Starting off as a few fresh-out-of-college software innovators who were acquired by MakerBot just a couple of years ago, Voodoo Manufacturing is now an exciting up-and-coming 3D printing service provider in the United States. Based in my hometown of Brooklyn, New York, Voodoo Manufacturing has been on the 3D printing scene for just under a year now, and when we covered them back in October 2015, the startup was already working with major companies, such as Local Motors and Intel. I decided that, since Voodoo Manufacturing was just a couple of subway stops away from me, and would also be participating in Inside 3D Printing this coming week, it was about time I visit to see their MakerBot-driven Bot Farm in action. I sat down with Voodoo Manufacturing’s co-founder and CPO, Jonathan Schwartz, to talk about Inside 3D Printing, the roots of their Brooklyn-based startup, and the real value behind even the simplest of PLA prints.
When I entered Voodoo Manufacturing, I was quite taken aback by the farm of Replicator 2s, most of which were all operating close to unison. The factory also contained a handful of Replicator Z18 printers and,all around the space were projects and prints from Voodoo’s brief, yet fruitful history in the 3D printing industry. Overall, Schwartz estimated that Voodoo has about 150 3D printers under their belt, making for a wholesome Bot Farm right in their Brooklyn workshop. Before starting Voodoo Manufacturing last year, Schwartz had collaborated with Voodoo Manufacturing’s CEO Max Friefeld and fellow co-founder Oliver Ortlieb while attending Harvey Mudd College. Together they had created Layer by Layer, one of the first truly accessible 3D printing marketplaces around. Eventually, the Layer by Layer team was acquired by MakerBot, where they worked on a number of projects, one of which was engineering a software to control a group of 3D printers.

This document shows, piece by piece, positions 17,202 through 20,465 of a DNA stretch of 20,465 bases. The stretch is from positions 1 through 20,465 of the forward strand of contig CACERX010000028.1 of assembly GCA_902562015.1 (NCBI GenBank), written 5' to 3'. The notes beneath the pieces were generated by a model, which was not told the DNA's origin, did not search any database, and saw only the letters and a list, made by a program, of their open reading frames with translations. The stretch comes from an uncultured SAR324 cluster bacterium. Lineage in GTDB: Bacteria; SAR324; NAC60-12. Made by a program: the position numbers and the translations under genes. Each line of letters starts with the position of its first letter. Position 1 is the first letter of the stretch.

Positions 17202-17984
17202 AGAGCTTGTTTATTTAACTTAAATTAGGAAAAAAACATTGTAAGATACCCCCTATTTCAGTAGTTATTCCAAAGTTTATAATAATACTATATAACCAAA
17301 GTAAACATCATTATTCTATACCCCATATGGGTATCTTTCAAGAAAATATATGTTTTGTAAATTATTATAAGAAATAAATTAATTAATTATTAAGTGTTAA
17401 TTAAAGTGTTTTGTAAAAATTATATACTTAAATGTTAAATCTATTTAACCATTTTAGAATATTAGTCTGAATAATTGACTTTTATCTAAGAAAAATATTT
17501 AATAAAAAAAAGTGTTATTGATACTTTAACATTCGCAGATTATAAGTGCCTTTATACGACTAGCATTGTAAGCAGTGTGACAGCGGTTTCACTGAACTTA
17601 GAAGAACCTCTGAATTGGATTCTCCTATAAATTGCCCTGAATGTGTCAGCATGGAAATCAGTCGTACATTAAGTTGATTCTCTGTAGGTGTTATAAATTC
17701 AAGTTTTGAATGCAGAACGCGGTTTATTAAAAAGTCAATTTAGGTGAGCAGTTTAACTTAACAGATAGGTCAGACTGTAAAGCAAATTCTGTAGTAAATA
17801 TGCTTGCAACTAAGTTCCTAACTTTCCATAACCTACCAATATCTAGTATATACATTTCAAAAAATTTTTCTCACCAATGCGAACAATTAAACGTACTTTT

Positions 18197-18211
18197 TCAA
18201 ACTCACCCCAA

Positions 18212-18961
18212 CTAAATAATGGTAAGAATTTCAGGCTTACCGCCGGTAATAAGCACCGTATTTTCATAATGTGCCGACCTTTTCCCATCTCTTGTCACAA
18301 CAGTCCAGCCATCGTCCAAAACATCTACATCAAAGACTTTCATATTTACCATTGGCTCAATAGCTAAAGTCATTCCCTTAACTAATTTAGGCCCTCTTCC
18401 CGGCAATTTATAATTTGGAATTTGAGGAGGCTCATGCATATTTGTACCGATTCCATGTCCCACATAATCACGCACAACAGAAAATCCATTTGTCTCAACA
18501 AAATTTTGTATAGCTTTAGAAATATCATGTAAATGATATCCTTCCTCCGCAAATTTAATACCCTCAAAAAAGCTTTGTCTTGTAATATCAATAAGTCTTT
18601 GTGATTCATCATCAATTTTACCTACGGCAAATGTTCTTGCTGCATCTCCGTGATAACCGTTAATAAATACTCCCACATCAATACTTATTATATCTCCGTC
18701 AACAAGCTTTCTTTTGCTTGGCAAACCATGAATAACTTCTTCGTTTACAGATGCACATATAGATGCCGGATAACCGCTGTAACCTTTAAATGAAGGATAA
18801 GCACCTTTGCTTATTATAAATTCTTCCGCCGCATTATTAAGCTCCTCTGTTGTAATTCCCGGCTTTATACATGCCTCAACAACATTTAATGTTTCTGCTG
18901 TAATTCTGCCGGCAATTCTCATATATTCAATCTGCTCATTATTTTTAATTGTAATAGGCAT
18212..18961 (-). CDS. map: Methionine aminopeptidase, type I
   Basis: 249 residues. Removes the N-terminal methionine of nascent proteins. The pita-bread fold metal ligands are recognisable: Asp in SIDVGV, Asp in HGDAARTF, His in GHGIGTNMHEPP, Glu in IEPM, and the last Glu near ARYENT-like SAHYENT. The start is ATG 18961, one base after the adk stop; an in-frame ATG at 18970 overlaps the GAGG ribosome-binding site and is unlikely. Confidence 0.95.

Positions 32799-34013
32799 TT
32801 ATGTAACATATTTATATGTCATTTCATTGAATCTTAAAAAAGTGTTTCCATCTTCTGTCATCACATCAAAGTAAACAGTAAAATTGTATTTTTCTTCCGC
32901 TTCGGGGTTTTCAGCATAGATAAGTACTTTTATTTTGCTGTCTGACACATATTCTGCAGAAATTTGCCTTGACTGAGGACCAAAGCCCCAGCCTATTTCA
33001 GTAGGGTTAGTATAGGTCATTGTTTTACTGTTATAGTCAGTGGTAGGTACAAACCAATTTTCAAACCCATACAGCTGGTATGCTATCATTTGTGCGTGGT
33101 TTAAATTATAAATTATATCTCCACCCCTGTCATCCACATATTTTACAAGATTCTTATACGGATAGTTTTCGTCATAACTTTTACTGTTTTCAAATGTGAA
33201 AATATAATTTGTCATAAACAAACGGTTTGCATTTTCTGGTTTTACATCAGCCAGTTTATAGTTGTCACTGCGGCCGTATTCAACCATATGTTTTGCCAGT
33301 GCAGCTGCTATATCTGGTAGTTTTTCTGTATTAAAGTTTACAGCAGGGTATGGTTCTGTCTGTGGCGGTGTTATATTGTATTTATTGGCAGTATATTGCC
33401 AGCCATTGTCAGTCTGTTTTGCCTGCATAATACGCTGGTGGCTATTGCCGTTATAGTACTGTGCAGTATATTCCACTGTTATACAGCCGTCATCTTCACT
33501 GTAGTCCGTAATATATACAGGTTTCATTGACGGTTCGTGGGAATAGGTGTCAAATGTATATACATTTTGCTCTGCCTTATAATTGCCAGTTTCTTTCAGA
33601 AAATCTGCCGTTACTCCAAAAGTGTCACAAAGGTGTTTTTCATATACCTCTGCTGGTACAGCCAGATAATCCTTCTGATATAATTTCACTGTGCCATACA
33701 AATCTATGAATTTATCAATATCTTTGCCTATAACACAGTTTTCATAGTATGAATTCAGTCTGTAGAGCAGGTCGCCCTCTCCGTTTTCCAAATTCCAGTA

“That got used for what MakerBot was selling as the ‘Innovation Center’, so groups of 30 to 100 printers, mainly for schools, could be put in a room to give students direct access to the machines,” Schwartz told me. “The software rebuilding was transformed into something that was accessible for students. Meanwhile, we realized we could actually use this to go and run a Bot Farm, so we started coming up with the idea of spinning this business out and making this a real thing. That was the genesis of Voodoo Manufacturing.”
In May 2015, Schwartz, Friefeld, and Ortlieb joined with Patrick Deem (ex-project manager of MakerBot), branching out of MakerBot and into Voodoo Manufacturing, which has been an increasingly successful operation ever since. There are a couple of primary services that Voodoo provides, primarily Volume Printing and Direct Print. Volume Printing allows companies and the like to produce a massive amount of customized prints, while Direct Print allows consumers to upload a 3D model for smaller batch printing. And although some may say that the novelty of FDM printing is wearing off, Schwartz claims there is more value to these prints than meets the eye.
“The best representation of what we do is really just our projects, that’s where our value is. It has nothing to do with the fact they’re 3D printed. These products hold value on their own, and in their own shapes and functions. Some of our customers saw there being value in the fact that these things were printed, but, for the most part, it’s just the fact that they’re able to have these unique objects. It’s really all about it being easy, fast, and relatively inexpensive to get any part imaginable made.”